Want to Increase Loyalty? Integrate Customer and Brand Experience

Leah Leachman explores the key steps of aligning customer and brand experience to drive customer satisfaction and strengthen brand commitment.

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Published: August 3, 2023

Leah Reidy Leachman

Leah Reidy Leachman

All too often, customers encounter brand and customer experiences that are disjointed. For example, their bank might claim through its brand messaging that it values your time, but contacting its customer service team requires multiple steps and being on hold for an hour.

What brands must realise is that, while they might make the distinction between brand experience (BX) and customer experience (CX), customers do not.

Customer interactions – whether that’s a digital ad or a customer service call – all have the potential to impact customer satisfaction and ultimately loyalty.

While BX is focused on delivering a compelling image of the brand to customers with an ‘inside-out’ perspective, CX is focused on understanding how the customer wants the experience to be delivered, taking an ‘outside-in’ view in order to drive customer satisfaction. Many CX programmes remain focused on simply removing friction from the purchase funnel and miss the opportunity to partner with brand strategy teams to create more powerful experiences for the customer and the company.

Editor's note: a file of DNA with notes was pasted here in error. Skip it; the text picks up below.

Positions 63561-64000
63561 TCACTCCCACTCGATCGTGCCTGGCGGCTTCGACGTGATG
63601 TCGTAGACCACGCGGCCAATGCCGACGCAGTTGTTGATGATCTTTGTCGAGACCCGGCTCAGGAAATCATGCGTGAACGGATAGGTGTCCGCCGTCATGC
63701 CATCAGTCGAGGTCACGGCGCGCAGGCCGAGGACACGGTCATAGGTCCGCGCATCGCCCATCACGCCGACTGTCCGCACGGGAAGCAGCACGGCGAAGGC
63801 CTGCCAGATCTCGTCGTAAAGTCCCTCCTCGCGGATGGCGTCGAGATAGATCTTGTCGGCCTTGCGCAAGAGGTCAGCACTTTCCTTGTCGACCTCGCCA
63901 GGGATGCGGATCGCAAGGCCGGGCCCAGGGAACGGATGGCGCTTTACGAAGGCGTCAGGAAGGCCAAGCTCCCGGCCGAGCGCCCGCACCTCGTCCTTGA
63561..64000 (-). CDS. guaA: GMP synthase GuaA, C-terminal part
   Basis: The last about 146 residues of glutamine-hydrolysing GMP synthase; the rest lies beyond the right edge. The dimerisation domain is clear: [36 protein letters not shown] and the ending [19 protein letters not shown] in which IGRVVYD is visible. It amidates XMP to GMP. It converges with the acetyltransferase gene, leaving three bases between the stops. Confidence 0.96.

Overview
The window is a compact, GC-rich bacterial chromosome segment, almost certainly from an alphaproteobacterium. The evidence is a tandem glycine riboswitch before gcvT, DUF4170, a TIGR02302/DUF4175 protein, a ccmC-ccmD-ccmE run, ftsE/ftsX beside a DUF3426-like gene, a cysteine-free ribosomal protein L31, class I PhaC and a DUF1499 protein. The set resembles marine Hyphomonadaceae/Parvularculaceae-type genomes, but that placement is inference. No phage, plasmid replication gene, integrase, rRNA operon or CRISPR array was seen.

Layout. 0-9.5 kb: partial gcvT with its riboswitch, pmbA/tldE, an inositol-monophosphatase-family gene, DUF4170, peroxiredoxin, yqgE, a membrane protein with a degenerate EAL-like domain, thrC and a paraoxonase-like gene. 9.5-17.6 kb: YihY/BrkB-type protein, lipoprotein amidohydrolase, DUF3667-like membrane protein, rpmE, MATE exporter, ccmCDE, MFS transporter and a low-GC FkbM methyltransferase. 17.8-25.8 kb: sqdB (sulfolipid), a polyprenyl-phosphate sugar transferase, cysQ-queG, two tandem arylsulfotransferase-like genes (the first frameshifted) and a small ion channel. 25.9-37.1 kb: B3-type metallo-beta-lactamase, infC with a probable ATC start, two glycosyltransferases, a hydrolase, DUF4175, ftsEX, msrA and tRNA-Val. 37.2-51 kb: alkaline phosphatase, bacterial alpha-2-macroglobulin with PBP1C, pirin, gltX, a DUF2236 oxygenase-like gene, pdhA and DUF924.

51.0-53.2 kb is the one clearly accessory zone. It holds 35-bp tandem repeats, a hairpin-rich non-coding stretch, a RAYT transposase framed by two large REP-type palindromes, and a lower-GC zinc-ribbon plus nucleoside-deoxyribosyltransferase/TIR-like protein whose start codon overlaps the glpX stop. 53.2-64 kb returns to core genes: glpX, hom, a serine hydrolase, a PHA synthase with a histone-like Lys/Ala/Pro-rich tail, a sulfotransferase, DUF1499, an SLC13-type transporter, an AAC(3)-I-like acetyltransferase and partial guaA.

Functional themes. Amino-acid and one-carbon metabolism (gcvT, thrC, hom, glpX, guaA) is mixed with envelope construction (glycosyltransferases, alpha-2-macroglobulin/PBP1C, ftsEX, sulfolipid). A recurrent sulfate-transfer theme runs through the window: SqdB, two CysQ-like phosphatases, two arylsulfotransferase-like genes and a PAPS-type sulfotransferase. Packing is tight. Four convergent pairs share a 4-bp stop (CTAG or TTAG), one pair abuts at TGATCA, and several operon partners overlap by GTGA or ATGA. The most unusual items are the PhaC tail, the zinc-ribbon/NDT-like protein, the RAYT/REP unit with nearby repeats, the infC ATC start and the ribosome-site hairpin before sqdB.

Aligning CX and BX can seem like a challenge, mostly because many organisations treat them as separate. However, Gartner research shows that leaders who connect the two are more likely to exceed ROI expectations. There are three steps CX leaders can follow to better align their CX and BX.

Use CX insight to develop a brand promise focused on your customers’ personal benefits

According to Gartner research, just 5% of consumers recall experiencing valuable digital interactions with a brand when considering a purchase. To cut through the noise, brands must provide experiences worth recalling by articulating how the brand can meet customers’ needs through clearly-defined ‘personal benefits.’

Personal benefits focus on what the customer gets out of a relationship with the brand and are a key driver of brand commitment, which is the degree to which audiences prefer the brand to alternatives, feel a personal connection to it and advocate on its behalf. According to Gartner research, customers reporting strong commitment to a given brand were more likely to complete a purchase, have purchase exclusivity and be willing to pay a premium. Personal benefits have three important characteristics:

  1. They focus on the customer, not the company
  2. They emphasise the outcome the customer with receive
  3. They fulfil a psychological need for the customer

Gartner research shows that personal benefits have the biggest impact on brand commitment, with societal and functional benefits trailing behind. To effectively capture a personal benefit, it is important to identify a psychological need that your brand is best positioned to support.